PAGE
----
Inside Guantanamo Bay’s collection of over 20,000 vinyl records and reel-to-reel tapes

Inside Guantanamo Bay’s collection of over 20,000 vinyl records and reel-to-reel tapes

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This is probably the biggest record collection on military grounds.

Located on 45 square miles of land and water and notorious for its detention camp, Guantanamo Bay Naval Base is America’s oldest overseas military outpost. With approximately 6,000 servicemen and women on site, the base is well equipped with facilities to make life comfortable for workers and their families.

The highlight, for us at least, is a radio and TV broadcast facility, which houses a unique collection of over 22,000 reel-to-reel and vinyl records.

“I believe this is one of the largest, if not the largest, collection in the Armed Services Network,” said Kelly Wirfel, spokeswoman for the base.

An aerial view of Naval Base Guantanamo Bay's windward side, looking northeast, showing the Navy Exchange and the Bachelor Enlisted Quarters (BEQ) area.

The archive, which includes a reel-to-reel of the Beatles anthology album and a recording of the Good Morning, Vietnam, stretches back from the ’30s right up to the ’90s. Several of the records housed in the collection are rarities that were never formally released and don’t exist anywhere else.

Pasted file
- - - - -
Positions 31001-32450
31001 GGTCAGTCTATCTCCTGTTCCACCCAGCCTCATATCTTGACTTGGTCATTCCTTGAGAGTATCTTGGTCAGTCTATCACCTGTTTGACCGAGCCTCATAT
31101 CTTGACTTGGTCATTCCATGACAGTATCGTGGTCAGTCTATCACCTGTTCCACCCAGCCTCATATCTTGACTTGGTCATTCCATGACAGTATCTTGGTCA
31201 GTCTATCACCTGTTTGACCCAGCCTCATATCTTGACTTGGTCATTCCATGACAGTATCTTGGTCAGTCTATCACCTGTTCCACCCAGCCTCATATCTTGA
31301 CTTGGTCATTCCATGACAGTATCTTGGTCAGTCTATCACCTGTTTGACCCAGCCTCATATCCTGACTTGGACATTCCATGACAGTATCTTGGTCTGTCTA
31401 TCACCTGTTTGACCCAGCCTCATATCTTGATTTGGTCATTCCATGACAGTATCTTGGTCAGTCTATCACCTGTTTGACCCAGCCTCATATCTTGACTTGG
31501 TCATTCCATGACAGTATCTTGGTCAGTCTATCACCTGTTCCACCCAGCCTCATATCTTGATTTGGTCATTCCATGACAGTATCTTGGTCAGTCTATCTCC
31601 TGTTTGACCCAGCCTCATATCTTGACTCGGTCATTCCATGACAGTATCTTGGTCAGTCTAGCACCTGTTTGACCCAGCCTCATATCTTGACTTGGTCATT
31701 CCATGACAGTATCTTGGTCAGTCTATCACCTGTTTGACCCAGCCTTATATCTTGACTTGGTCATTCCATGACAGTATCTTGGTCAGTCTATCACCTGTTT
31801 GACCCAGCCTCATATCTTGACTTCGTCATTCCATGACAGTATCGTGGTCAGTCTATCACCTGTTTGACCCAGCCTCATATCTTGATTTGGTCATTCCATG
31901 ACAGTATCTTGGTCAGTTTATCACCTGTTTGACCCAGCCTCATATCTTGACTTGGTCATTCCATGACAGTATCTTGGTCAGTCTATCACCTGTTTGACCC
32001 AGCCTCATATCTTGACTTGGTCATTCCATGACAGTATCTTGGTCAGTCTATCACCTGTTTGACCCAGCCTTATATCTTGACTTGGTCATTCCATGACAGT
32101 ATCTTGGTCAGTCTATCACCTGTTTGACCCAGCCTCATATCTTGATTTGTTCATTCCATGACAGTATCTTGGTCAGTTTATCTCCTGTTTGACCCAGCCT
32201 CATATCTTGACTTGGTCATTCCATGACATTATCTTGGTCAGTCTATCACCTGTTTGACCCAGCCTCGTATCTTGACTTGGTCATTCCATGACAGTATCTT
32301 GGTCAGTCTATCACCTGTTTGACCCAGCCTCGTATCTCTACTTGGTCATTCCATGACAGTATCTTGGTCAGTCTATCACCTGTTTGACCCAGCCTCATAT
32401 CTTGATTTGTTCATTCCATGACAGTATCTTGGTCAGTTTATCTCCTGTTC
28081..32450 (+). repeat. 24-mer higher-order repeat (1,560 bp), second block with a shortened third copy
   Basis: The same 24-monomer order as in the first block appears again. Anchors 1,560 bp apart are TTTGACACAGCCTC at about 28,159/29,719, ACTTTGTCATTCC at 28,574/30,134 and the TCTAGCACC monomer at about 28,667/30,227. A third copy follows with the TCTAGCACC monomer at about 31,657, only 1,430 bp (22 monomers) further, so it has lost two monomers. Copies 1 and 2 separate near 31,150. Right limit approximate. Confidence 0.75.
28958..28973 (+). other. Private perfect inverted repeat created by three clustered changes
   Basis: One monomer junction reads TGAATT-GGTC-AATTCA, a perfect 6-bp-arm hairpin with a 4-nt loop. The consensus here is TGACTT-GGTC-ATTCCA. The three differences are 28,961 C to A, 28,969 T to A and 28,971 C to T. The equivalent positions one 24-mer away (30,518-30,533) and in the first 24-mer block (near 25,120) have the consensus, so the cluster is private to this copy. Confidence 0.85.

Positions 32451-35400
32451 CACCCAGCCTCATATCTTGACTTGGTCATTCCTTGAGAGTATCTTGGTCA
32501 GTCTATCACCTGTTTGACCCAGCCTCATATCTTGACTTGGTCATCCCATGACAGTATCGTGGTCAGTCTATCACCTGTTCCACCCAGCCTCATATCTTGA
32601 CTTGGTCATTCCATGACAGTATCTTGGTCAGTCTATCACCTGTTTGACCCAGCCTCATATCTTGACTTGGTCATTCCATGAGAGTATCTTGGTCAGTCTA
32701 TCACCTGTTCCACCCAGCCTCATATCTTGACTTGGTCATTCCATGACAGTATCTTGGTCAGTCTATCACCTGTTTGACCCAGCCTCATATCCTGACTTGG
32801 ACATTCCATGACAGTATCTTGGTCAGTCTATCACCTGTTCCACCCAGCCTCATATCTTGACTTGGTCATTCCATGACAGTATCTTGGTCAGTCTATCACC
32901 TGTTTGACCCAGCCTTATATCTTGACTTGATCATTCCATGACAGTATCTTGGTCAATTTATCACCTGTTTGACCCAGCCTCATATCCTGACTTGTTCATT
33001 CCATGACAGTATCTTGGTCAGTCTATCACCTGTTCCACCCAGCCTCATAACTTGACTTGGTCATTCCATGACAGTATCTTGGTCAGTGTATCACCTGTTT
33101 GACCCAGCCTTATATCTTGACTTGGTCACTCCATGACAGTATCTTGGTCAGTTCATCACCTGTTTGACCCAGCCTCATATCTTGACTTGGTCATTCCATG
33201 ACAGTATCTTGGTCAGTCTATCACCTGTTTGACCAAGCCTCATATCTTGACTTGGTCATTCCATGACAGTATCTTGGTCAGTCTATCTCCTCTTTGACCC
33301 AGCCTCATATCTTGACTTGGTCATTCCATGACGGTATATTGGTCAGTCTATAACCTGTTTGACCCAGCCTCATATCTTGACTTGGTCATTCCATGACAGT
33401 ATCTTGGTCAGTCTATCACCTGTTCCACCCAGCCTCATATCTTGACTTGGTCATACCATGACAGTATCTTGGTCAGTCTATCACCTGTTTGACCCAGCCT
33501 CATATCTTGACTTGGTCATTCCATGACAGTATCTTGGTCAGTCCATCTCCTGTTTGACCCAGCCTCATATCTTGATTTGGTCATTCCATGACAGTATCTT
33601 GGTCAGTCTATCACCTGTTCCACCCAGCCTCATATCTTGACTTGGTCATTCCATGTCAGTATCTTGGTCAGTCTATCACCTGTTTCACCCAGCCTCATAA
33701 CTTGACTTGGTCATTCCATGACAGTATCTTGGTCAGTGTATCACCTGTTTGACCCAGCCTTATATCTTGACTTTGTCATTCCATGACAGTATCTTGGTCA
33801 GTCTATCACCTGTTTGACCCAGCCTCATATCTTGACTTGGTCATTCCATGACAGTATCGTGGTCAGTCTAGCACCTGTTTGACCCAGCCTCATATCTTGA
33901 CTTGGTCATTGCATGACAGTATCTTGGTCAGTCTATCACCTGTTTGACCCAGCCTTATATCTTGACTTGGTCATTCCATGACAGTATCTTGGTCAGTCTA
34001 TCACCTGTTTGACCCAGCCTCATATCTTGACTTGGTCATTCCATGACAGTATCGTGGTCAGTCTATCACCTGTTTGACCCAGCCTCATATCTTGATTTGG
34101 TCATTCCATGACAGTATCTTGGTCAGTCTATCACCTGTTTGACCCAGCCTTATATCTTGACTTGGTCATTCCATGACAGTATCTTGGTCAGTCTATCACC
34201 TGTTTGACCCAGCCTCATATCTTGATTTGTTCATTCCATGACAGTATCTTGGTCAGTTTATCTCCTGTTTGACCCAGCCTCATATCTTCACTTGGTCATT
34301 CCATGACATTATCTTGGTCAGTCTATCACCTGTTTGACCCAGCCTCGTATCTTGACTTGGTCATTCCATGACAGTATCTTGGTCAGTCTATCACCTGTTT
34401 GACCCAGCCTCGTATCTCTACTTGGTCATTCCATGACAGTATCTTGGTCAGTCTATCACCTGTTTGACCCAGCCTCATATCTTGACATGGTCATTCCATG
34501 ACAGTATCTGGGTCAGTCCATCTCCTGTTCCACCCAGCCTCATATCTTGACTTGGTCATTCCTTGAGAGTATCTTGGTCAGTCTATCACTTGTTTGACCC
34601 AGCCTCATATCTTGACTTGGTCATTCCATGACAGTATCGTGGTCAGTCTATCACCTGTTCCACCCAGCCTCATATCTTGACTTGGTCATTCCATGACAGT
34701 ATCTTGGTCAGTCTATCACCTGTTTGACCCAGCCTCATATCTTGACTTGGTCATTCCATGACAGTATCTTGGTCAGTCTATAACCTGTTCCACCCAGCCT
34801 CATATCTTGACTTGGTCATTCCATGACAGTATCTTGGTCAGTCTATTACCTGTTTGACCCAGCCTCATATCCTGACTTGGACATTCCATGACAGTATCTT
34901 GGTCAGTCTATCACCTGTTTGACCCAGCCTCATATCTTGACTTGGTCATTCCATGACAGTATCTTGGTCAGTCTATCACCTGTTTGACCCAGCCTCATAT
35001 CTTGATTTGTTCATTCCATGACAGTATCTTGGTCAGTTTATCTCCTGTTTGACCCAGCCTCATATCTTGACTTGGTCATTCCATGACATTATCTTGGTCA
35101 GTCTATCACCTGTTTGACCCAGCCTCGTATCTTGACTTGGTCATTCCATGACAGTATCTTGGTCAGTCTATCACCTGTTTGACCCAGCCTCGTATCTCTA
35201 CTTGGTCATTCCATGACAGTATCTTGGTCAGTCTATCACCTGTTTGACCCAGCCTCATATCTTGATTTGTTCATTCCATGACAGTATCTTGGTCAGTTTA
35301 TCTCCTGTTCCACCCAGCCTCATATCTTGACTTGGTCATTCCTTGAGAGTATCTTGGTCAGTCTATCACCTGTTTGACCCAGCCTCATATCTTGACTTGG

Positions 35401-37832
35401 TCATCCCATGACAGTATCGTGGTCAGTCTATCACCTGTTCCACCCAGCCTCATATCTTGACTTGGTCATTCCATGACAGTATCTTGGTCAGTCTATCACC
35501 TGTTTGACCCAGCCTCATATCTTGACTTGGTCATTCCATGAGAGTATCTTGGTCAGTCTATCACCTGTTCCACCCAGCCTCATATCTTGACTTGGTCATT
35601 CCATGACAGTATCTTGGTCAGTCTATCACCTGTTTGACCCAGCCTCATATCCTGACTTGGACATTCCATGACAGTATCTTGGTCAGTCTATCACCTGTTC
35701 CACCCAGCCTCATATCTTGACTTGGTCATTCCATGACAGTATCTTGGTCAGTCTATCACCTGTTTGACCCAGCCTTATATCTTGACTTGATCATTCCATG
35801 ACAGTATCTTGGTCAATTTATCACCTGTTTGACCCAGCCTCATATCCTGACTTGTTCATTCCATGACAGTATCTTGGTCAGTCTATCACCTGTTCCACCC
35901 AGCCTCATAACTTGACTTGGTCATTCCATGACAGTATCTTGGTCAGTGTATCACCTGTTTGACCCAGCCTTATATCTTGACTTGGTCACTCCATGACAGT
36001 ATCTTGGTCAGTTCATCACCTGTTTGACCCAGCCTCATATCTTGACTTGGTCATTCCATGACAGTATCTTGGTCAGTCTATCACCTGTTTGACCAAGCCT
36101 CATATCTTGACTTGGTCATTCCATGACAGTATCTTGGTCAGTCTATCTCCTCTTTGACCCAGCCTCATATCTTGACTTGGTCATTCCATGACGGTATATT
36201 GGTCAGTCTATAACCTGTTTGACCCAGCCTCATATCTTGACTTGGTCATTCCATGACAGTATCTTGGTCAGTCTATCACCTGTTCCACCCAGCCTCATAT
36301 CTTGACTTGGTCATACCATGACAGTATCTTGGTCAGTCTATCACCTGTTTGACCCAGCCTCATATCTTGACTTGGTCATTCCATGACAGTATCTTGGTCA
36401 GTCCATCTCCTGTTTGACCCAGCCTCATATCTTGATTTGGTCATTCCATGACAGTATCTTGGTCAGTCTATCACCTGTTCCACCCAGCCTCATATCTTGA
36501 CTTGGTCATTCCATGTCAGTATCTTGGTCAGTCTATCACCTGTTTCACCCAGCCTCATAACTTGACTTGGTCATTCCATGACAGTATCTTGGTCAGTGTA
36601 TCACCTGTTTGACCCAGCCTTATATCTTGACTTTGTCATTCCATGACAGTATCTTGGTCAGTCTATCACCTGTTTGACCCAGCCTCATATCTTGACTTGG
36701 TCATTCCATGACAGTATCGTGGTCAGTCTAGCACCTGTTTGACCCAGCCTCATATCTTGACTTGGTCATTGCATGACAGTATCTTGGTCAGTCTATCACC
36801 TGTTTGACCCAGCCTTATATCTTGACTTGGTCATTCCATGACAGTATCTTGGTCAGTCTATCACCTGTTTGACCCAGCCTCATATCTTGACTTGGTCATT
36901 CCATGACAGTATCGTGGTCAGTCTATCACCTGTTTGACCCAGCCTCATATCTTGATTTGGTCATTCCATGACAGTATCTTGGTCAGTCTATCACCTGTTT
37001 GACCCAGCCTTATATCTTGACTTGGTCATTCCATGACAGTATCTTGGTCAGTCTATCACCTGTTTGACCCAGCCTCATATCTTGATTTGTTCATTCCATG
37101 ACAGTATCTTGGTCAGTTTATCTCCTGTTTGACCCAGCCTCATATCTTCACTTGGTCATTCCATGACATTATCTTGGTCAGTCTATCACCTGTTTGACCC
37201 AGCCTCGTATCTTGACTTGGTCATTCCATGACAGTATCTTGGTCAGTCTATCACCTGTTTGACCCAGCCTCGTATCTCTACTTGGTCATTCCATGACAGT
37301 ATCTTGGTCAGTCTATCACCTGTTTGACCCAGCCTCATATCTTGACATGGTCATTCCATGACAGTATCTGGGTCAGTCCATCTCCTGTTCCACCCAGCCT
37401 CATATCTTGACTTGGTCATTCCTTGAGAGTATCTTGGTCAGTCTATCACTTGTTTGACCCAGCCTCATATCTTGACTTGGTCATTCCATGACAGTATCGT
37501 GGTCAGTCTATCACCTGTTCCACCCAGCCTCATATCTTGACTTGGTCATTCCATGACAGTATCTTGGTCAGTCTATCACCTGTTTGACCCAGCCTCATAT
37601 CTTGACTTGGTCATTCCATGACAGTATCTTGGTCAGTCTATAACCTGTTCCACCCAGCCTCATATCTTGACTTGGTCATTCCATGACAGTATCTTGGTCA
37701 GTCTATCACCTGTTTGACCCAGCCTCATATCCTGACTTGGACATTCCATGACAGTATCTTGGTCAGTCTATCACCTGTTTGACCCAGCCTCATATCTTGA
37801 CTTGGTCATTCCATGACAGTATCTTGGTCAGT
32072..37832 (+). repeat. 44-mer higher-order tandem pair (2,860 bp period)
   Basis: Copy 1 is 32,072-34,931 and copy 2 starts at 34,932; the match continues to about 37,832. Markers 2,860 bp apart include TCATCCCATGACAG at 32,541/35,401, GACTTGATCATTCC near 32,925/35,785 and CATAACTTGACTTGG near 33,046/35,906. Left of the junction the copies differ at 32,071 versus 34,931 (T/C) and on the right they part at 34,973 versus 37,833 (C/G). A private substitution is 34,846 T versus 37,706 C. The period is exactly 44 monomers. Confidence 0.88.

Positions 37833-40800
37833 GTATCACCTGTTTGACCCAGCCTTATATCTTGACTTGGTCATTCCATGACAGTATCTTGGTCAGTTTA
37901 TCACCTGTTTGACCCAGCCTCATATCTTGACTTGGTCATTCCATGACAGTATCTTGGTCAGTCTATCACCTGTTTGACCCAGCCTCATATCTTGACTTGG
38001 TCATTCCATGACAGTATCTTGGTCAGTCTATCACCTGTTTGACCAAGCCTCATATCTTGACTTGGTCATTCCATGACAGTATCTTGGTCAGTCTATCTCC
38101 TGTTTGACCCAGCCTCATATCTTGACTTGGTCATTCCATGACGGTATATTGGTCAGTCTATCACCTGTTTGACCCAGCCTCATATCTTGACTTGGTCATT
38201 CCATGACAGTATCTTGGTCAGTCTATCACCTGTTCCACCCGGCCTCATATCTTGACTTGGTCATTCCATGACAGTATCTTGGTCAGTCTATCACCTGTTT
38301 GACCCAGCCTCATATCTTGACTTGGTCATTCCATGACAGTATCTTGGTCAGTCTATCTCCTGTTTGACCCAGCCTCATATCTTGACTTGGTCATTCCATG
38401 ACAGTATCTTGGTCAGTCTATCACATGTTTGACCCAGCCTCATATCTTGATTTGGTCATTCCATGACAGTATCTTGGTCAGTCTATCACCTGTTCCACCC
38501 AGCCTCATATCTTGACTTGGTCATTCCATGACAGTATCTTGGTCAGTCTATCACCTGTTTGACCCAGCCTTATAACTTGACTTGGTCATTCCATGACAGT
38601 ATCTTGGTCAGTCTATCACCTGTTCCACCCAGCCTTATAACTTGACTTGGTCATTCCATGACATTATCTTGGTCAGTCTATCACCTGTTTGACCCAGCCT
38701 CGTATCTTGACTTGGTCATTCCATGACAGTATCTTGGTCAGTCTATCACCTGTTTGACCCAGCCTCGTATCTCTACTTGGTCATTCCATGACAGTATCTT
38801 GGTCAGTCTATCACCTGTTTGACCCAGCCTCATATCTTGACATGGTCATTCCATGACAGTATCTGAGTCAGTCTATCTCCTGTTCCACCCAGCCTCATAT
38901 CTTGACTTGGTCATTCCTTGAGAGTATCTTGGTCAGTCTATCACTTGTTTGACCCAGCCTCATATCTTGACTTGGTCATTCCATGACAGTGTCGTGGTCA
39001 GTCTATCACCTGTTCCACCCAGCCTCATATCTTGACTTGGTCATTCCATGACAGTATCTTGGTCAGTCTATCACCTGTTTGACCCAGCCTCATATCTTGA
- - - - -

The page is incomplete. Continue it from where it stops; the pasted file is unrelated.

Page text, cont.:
In their 2007 appraisal, The Armed Forces Radio and Television Service estimated the collection to be worth $2million, if the records and reels were auctioned individually.

As you might expect from the military, the records are carefully regimented. Alphabetized on wooden shelves, the records sit in square cutouts with their track lists and credits catalogued on index cards in nearby filing cabinets.

The collection is currently used by Radio GTMO, which has been on the island since the ’40s and is the sole source of American radio for personnel on the base. They mostly play digital, although records get a spin on special occasions. “We’ll play vinyl records during the radiothon (fundraiser) because we’ll get some really old requests,” said Petty Officer 3rd Class Kevin Outzen, a DJ for the station.

But the collection won’t be on Guantanamo forever. The military is currently digitizing the music and intends to pass on the entire collection to the Armed Forces Radio and Television Service in due course. [via Navy Times]

Alphabet

Army Forces Radio

Photos: Matt Yurus/Medill News Service